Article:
Calvert, Harry (DNB00)
|←Calvert, George (1795-1825)||Dictionary of National Biography, 1885-1900, Volume 08
|Calvert, James Snowden→|
CALVERT, Sir HARRY (1763?–1826), baronet, general, was eldest son of Peter Calvert, of Hampton Court, a partner in the brewing firm (d. 1810), by his wife, Mary, daughter of Thomas Reeve, M.D., and grandson of Felix Calvert of Oldbury Park. He was christened in March 1763 (Berry, Hertfordshire Genealogies, p. 21). He was educated at Harrow, and at the age of fifteen was appointed to the 23rd royal Welsh fusiliers, his commission as second lieutenant therein bearing date 24 April 1778. In the following spring he joined his regiment, then at New York, with General Clinton, and became a first lieutenant on 2 Oct. 1779. He served with the regiment at the siege of Charleston, and throughout the subsequent campaigns under Lord Cornwallis, and was present at the surrender at York Town on 17 Oct. 1781. He remained a prisoner of war in America from 1781 until the peace of 1783, and returning home with his corps early in 1784, received permission to spend the remainder of the year on the continent. In October 1785 he purchased a company in the 100th, and reverting to the 23rd as captain en second a month later continued to serve with it at home until 1790, when he exchanged from the 23rd to the Coldstream guards, as lieutenant and captain. In February 1793 he embarked for Holland with his battalion, forming part of the brigade of guards under Lake, and, after the arrival of the troops before Tournay, was appointed aide-de-camp to the Duke of York, in which capacity he was present in the principal engagements during the campaigns of 1793–4. Having returned home with the Duke of York in December 1794, he was despatched in April 1795 on a confidential mission to Brunswick and Berlin, the object of which was to induce the King of Prussia to take the initiative in placing the Duke of Brunswick at the head of the allied armies. In December of the same year Calvert became captain and lieutenant-colonel in the Coldstreams, and in 1796 was appointed deputy adjutant-general at headquarters. He became brevet lieutenant-colonel in 1797, and in 1799 exchanged as lieutenant-colonel to the 63rd foot, retaining his staff appointment. On 8 June 1799 he married the second daughter of Thos. Hammersley of Pall Mall, and niece of Mr. Greenwood, of the firm of Cox & Greenwood, army agents. By this lady, who died in 1806, he had two sons and three daughters. About the time of his marriage, Calvert was advanced to the post of adjutant-general of the forces, in succession to Sir W. Fawcett. He was made colonel of the (old) 5th West India regiment in 1800, and became a major-general in 1803. In 1806 he was transferred to the colonelcy of the 14th foot, which during the latter part of the French war had the unusual number of three battalions, and was thence dubbed ‘Calvert's Entire.’ Its country title was altered from Bedfordshire to Buckinghamshire at his request (Cannon, Hist. Record 14th Foot). In 1818 Calvert, who had attained the rank of lieutenant-general in 1810, and had been made a G.C.B. 1815 and a G.C.H. 1817, received next year a baronetcy in further recognition of his services. He was appointed lieutenant-governor of Chelsea Hospital in 1820, and attained the rank of general in 1821.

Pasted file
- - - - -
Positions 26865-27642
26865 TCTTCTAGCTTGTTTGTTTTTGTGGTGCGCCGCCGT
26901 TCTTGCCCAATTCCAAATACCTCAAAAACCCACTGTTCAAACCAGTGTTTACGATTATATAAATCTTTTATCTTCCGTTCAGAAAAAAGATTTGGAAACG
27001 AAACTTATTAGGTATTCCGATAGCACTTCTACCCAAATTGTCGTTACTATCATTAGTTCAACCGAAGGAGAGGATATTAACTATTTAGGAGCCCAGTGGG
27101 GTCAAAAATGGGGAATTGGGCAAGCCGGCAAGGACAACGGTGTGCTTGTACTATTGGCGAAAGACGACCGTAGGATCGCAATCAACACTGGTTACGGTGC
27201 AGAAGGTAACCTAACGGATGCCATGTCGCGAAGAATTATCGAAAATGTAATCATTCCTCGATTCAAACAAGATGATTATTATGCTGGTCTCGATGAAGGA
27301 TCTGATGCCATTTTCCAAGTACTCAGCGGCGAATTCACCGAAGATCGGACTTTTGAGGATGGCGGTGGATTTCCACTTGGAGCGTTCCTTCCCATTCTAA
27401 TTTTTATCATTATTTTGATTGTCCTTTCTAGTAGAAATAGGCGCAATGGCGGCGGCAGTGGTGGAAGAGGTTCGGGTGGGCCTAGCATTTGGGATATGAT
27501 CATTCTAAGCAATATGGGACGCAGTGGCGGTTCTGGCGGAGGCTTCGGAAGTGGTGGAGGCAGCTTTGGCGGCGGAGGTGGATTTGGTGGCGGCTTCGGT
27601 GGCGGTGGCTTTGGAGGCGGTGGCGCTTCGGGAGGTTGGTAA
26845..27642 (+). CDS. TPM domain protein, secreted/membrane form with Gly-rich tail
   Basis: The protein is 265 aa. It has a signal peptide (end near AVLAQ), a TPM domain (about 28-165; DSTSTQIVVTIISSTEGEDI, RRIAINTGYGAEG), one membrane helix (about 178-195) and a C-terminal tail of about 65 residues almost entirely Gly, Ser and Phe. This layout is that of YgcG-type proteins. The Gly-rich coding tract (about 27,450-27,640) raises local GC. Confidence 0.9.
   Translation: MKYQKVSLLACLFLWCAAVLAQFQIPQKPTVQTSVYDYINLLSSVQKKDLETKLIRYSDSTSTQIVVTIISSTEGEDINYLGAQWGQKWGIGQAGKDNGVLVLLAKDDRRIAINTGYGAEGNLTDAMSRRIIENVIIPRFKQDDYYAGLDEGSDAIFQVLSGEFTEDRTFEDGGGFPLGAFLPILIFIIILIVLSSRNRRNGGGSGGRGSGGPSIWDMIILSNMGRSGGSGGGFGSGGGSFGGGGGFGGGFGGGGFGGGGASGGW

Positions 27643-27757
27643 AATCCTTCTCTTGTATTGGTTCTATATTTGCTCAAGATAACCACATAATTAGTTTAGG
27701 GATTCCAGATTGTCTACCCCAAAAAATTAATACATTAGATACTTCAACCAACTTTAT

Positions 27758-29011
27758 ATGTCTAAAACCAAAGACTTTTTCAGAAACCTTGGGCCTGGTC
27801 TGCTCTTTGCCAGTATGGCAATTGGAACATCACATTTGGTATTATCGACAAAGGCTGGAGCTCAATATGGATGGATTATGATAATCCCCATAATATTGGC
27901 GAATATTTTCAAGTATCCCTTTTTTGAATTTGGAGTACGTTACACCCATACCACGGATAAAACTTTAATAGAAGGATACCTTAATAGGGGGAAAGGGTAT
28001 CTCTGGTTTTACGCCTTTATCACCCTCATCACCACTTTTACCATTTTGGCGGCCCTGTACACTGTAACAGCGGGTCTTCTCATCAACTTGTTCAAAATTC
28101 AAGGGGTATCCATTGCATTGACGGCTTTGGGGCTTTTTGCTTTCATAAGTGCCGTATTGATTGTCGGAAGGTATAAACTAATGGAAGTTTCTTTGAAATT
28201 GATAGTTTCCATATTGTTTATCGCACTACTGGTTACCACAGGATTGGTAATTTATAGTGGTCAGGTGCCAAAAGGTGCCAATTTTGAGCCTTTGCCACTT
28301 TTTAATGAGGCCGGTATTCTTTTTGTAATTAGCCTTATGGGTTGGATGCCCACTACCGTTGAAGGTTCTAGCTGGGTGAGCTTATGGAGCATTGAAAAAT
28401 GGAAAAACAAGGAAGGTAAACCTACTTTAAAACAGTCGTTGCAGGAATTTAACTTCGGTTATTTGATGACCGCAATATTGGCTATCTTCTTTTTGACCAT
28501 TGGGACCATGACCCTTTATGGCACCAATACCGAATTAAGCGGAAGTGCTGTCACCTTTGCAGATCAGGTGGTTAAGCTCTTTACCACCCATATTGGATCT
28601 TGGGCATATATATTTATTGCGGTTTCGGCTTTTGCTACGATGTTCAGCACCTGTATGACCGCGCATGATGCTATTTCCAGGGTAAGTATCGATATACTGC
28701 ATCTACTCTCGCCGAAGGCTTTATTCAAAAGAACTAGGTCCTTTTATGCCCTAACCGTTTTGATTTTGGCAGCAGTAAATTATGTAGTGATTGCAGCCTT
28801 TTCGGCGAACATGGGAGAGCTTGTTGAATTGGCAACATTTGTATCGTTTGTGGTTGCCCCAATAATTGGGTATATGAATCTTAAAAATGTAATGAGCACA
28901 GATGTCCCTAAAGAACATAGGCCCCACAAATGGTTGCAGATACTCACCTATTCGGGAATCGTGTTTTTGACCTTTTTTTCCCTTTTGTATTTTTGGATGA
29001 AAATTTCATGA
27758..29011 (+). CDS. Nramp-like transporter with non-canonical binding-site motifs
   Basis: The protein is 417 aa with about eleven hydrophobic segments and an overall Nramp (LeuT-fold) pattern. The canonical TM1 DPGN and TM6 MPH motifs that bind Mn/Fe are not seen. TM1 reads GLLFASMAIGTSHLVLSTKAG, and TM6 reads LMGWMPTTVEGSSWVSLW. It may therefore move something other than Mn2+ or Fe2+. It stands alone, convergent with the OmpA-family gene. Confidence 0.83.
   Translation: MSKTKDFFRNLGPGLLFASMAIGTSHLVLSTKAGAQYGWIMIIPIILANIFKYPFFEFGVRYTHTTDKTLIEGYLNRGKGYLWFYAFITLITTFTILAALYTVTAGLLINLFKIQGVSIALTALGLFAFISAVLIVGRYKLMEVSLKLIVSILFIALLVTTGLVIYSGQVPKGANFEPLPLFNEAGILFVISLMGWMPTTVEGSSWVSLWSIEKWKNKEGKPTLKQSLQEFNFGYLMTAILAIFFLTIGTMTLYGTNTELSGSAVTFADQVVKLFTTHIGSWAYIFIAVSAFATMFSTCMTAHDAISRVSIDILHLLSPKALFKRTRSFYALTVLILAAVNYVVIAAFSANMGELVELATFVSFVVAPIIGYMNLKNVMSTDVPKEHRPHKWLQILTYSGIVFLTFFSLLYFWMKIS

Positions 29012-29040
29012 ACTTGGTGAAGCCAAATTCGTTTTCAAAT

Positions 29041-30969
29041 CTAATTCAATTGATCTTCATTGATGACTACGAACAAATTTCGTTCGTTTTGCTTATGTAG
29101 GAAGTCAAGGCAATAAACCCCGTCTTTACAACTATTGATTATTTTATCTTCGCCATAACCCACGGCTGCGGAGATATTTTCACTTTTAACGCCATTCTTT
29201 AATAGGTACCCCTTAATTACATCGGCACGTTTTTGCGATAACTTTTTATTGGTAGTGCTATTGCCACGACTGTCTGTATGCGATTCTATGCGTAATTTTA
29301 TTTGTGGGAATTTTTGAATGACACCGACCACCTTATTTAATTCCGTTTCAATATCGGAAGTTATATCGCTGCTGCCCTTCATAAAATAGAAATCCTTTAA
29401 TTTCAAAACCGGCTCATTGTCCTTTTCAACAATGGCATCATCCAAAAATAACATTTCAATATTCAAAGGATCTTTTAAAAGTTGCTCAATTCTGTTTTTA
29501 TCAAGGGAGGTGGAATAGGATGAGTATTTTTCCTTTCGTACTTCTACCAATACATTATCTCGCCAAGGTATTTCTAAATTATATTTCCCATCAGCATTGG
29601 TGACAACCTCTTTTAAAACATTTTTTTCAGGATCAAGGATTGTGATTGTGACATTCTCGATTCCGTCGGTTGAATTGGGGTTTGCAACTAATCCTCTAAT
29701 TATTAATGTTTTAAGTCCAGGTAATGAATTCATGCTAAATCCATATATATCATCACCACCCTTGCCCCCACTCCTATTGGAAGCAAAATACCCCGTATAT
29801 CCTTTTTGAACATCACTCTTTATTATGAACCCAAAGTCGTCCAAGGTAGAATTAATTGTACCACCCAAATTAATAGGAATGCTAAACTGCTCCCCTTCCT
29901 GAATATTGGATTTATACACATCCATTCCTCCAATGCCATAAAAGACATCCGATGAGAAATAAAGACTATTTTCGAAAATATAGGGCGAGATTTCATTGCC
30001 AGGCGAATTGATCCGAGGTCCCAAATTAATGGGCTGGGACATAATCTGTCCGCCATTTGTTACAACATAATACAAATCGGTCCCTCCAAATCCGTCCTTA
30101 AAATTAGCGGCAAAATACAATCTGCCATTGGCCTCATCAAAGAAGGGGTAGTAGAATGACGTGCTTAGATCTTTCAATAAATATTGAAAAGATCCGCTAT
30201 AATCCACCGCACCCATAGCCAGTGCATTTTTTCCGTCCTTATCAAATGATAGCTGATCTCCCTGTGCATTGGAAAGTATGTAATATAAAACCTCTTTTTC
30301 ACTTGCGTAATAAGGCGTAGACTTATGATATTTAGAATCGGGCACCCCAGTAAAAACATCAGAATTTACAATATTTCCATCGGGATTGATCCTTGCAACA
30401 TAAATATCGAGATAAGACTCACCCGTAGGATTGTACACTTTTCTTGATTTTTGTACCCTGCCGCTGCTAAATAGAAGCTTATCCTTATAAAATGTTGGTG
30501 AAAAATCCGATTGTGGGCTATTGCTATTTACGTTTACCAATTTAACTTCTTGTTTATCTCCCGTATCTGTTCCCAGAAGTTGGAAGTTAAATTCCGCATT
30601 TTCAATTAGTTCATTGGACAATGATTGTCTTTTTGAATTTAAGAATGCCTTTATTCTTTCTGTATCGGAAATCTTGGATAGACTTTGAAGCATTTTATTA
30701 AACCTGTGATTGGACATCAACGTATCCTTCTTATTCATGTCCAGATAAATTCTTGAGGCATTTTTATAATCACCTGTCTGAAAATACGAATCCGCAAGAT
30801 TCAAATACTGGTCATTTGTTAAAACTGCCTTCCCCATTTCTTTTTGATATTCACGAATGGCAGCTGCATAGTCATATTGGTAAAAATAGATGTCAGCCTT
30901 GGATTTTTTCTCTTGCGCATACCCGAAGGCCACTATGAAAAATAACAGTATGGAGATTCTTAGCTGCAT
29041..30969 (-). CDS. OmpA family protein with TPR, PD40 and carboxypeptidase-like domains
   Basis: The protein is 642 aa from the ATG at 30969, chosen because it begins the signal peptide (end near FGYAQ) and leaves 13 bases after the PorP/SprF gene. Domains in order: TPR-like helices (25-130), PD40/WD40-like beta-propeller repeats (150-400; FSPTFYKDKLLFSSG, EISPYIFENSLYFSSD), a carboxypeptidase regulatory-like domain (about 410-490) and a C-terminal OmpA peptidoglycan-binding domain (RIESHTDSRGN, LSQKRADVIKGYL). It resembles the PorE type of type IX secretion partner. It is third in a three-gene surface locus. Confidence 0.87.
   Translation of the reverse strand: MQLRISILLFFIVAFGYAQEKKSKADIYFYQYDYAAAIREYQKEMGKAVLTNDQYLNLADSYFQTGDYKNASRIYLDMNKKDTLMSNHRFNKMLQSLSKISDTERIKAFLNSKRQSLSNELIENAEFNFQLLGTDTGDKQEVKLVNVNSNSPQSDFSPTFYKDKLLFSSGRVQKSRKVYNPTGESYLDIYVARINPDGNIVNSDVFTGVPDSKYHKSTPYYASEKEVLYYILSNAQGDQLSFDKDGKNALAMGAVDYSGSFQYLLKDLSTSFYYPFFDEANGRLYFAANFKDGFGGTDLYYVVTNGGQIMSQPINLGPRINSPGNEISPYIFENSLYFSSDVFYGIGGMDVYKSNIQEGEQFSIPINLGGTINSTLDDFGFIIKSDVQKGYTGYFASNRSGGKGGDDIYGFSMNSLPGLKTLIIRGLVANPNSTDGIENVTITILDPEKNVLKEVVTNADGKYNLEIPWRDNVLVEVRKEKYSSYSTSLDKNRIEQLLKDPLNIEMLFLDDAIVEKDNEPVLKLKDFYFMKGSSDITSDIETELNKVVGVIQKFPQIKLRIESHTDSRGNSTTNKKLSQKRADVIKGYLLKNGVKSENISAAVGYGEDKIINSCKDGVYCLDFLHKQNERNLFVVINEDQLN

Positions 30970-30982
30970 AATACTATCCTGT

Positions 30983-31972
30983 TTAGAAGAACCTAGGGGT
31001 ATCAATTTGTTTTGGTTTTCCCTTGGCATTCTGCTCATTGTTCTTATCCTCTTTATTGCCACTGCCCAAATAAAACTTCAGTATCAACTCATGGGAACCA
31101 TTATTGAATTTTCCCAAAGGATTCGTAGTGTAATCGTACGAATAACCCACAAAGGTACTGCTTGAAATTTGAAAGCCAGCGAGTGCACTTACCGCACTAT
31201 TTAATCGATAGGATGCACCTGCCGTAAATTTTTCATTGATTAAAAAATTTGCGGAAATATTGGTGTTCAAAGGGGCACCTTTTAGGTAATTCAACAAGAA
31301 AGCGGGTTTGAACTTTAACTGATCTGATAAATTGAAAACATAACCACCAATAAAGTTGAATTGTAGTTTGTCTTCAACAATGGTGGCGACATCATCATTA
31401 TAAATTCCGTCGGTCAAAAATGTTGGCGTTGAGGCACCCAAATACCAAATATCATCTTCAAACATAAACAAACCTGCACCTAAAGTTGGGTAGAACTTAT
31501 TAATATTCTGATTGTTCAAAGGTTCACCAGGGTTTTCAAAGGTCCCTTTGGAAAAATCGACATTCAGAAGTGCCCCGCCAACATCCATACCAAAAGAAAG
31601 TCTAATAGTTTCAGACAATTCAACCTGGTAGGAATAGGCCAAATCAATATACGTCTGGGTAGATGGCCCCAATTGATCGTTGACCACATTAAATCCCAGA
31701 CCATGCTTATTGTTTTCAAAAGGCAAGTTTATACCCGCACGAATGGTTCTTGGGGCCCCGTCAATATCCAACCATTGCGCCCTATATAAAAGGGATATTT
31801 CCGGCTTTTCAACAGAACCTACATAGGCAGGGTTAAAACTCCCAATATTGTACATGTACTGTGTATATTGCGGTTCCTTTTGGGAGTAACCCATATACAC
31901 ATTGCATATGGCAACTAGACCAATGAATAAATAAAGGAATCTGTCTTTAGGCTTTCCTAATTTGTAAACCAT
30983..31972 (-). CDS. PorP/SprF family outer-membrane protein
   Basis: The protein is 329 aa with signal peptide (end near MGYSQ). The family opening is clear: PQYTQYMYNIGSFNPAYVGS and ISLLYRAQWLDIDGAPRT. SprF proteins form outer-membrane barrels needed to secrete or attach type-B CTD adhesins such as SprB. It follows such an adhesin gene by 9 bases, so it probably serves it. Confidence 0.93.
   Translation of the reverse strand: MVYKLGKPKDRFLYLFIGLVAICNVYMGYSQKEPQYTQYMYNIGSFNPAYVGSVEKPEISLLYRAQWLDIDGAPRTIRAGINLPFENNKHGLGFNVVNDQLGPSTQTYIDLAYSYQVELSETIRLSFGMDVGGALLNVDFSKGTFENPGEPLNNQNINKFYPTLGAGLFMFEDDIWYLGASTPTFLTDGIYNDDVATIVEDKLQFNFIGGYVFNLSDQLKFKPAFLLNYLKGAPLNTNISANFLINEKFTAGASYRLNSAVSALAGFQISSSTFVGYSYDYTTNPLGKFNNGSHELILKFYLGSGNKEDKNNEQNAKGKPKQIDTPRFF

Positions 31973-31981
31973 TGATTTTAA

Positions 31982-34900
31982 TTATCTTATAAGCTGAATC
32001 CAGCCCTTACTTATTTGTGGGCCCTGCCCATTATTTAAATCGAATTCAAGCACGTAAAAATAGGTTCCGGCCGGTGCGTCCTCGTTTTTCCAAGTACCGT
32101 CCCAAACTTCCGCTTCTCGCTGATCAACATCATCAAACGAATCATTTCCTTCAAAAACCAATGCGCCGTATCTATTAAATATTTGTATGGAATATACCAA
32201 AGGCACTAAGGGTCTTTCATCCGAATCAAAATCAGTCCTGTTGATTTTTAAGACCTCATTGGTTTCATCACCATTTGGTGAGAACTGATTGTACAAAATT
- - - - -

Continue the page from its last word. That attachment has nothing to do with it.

Rumour alleged that Calvert's advancement to the post of adjutant-general in January 1799, five months before his marriage, was partly due to heavy obligations which the Duke of York was under to the firm of Cox & Co. However this may have been, the appointment was amply justified by the results, as during his long tenure of the office Calvert proved himself a true soldier's friend, and an able instrument in giving effect to many valuable improvements in the administration and discipline of the army. Among these were the better organisation of the medical department and army hospitals, and of the chaplains' department; the introduction of regimental schools; the development of the military colleges at High Wycombe and Marlow, since united at Sandhurst; the founding of the Royal Military Asylum for Soldiers' Orphans, better known as the Duke of York's School, and various other measures for the benefit of the service. One of his immediate subordinates wrote of him, long afterwards: ‘Such was the kindness of his look and demeanour, and courtesy of his manner, that it was impossible to offer him any disrespect, and with whatever sentiments a gentleman might have approached him, he could only retire with those of regard and esteem.’
Calvert died suddenly of apoplexy on Sunday, 3 Sept. 1826, at Claydon Hall, Middle Claydon, Buckinghamshire, where he was on a visit with his family. He was buried at West or Steeple Claydon, where the church spire was erected as a memorial of him. His son, the second baronet, took the name of Verney instead of Calvert on succeeding to the Verney estates.
Calvert's journals and letters during the Flanders campaigns, together with memoranda relating to his Berlin mission and to the defensive arrangements against invasion at the beginning of the present century, have been published by his son under the title, ‘Journals and Correspondence of Sir H. Calvert, Bart.,’ London, 1853.[Berry's County Genealogies, Herts; Army Lists; Cannon's Hist. Record 23rd R. W. Fus.; Graham's Life of Gen. S. Graham, 1862; Cannon's Hist. Record 14th (Buckinghamshire) Foot; Sir H. Verney's Journals and Correspondence of Sir H. Calvert, Bart.; Gent. Mag. vol. xcvi. pt. ii. p. 371.]